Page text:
required(:age) { filled? & int? & gt?(18) }
end

Sometimes, when data is sent from the outside world it can contain nil value. For example, someone uses a model-based framework and the application sends keys without values.

{
  name: "John Doe",
  age: nil
}

When we decide to allow nil value for some attributes we must handle it in schema:

Dry::Validation.Schema do
  optional(:name} { filled? }
  required(:age) { none? | (filled? & int? & gt?(18)) }
end

Nested data

Let's go back to our user's contact hash:

input_data = {
  name: "John Doe",
  phone_number: 123456789
}

We can assume that data will be sending to API in JSON API standard. In this case, the params will look like this:

{
  data: {
    attributes: {
      name: "John Doe",
      phone_number: 123456789
    }
  }
}

Schema with attributes nested in hash isn't so complicated:

Dry::Validation.Schema do
  require(:data).schema do
    require(:attributes).schema do
      optional(:name) { filled? }
      required(:phone_number) { filled? & int? }
    end
  end
end

Next great thing is validating an array:

input_data = {
  data: {
    attributes: {
      name: "John Doe",
      phone_number: 123456789,
      emails: ["[email protected]", "foobar"]
    }
  }
}

And validation schema:

schema = Dry::Validation.Schema do
  require(:data).schema do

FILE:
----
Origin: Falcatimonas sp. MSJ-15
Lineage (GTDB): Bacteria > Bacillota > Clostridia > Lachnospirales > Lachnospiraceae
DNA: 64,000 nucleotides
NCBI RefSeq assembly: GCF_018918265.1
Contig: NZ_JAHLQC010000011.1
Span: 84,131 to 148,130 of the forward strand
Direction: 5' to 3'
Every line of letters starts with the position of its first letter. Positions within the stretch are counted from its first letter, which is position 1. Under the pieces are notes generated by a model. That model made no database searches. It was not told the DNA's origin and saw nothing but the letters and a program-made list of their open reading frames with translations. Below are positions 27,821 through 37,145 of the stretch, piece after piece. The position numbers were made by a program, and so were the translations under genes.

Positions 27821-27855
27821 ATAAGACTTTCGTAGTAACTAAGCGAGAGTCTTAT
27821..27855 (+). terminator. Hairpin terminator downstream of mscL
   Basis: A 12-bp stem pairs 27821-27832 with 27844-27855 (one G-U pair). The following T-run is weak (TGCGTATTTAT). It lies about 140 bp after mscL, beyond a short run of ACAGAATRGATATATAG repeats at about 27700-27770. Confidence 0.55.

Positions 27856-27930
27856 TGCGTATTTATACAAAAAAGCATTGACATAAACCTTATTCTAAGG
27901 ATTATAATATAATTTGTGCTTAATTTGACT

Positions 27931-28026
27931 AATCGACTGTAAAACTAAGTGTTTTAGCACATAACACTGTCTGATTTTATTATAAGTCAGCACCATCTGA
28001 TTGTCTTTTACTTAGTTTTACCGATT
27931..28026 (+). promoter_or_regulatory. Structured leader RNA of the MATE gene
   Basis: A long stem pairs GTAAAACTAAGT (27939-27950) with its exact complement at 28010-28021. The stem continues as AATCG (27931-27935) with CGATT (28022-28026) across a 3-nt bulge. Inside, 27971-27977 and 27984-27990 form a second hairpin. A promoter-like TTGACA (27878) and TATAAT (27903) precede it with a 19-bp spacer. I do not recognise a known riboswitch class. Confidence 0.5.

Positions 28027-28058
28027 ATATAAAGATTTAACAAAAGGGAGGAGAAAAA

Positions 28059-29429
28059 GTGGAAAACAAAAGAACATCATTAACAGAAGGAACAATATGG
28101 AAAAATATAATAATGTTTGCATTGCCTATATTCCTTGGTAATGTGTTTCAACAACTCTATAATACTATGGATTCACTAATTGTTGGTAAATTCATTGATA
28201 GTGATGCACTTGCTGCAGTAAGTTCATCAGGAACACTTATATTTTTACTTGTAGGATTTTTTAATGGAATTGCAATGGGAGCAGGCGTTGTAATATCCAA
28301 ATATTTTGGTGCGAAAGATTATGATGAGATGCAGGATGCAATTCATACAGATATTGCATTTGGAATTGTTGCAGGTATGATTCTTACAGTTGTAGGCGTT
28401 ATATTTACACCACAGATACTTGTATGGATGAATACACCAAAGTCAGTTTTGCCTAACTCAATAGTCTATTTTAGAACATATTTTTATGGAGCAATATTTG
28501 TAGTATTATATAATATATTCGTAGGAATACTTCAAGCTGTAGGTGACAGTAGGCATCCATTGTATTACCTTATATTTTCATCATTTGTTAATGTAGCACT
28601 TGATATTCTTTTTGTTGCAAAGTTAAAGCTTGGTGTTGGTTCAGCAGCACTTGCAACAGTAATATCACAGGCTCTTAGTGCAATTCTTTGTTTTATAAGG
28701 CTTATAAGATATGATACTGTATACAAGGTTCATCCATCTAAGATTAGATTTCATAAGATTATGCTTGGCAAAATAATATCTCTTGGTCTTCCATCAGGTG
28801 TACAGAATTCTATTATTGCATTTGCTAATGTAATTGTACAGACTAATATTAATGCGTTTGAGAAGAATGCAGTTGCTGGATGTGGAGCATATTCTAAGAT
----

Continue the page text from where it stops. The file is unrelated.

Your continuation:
require(:attributes).schema do
      optional(:name) { filled? }
      required(:phone_number) { filled? & int? }
      optional(:emails).each(:email?)
    end
  end
end

puts schema.call(input_data).message
# {
#   emails: {
#     1 => ["must be valid email address"]
#   }
# }

NOTICE: In the example above can you see :email? symbol. This symbol will invoke email? predicate which isn't available in dry-validation. Don’t worry I will show you how to implement your own predicate in the next post. Subscribe to our newsletter and wait for next part.

Shared schemas

Sometimes we repeat the same data structure like an address on an invoice, customer address and delivery address. With dry-validation, we can create validation for address and attach it many times.

data = {
  customer_address: {
    street: "Main Street",
    city: "New York"
  },
  delivery_address: {
    street: "Brodway"
  }
}

We can define only one schema:

AddressSchema = Dry::Validation.Schema do
  required(:street).filled
  required(:city).filled
end

with already prepared schema we can use it twice:

invoice_schema = InvoiceSchema = Dry::Validation.Schema do
  required(:customer_address).schema(AddressSchema)
  required(:delivery_address).schema(AddressSchema)
end

Let's check how it will behave:

data = {
  customer_address: {
    street: "Main Street",
    city: "New York"
  },
  delivery_address: {
    street: "Brodway"
  }
}

puts invoice_schema.call(data).messages
# {
#   delivery_address: {
#     city: ["is missing"]
#   }
# }

If you don't use ActiveRecord/ActiveModel/Ruby on Rails or you need to verify something different than a class with attributes, you should try dry-validation.